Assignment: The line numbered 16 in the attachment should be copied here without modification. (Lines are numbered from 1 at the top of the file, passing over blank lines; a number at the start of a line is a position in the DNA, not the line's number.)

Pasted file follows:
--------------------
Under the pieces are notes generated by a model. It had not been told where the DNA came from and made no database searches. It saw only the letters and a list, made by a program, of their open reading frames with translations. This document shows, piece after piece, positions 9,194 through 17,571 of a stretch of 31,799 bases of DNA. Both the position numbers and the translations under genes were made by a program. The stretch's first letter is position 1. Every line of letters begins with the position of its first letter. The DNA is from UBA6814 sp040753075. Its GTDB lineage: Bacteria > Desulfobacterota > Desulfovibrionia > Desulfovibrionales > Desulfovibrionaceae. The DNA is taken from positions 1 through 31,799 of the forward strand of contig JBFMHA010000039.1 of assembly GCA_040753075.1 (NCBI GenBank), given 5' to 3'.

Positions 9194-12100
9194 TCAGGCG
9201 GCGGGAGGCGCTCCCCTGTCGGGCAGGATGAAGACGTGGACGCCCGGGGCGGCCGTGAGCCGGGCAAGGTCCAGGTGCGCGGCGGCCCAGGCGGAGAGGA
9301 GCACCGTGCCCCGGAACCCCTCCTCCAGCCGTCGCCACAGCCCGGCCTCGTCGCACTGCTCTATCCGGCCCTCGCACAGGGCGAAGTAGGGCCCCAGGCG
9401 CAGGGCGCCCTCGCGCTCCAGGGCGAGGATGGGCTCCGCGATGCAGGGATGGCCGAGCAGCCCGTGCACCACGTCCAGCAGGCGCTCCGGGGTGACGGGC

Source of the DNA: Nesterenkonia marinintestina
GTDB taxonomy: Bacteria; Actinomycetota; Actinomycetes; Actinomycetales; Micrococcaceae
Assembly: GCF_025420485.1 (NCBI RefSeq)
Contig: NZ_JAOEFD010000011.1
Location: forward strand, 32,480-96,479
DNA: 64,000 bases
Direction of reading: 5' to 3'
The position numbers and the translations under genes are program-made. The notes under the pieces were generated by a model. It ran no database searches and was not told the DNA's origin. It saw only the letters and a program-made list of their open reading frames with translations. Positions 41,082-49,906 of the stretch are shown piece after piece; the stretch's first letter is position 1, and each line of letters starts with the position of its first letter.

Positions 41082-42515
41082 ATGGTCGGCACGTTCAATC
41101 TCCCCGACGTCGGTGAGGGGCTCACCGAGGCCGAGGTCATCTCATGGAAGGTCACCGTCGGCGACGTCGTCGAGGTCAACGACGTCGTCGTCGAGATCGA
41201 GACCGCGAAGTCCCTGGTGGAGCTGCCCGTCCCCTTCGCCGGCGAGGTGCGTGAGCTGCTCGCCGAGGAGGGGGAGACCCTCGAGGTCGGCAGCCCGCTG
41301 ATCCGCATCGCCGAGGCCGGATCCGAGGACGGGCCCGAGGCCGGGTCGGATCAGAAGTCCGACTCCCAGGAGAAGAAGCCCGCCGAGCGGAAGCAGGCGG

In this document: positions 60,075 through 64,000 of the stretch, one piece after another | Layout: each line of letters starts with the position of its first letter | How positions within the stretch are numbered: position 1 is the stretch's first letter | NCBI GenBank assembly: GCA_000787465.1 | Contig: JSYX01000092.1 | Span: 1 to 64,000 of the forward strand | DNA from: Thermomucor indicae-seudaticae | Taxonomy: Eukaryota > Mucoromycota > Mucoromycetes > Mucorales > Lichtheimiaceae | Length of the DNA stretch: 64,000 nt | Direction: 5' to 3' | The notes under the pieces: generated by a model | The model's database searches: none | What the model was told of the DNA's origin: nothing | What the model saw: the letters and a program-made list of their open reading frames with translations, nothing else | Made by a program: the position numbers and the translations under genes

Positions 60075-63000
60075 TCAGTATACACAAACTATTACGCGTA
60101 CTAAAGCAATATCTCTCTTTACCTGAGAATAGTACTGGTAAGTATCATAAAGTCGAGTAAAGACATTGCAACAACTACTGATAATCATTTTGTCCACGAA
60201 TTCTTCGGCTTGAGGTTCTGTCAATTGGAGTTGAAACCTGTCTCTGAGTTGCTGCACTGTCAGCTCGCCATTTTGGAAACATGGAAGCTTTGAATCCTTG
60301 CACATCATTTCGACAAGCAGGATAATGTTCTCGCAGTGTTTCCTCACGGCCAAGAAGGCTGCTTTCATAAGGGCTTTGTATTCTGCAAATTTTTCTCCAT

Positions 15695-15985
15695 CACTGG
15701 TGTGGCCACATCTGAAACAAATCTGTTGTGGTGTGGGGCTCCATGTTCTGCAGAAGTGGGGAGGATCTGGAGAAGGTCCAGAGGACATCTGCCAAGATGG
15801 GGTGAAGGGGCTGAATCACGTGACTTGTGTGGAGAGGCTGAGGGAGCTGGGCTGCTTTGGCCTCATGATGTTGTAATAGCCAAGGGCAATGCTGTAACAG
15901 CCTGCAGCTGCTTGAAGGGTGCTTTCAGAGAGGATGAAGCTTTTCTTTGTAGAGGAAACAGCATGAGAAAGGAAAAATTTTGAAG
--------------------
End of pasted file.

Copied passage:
41082 ATGGTCGGCACGTTCAATC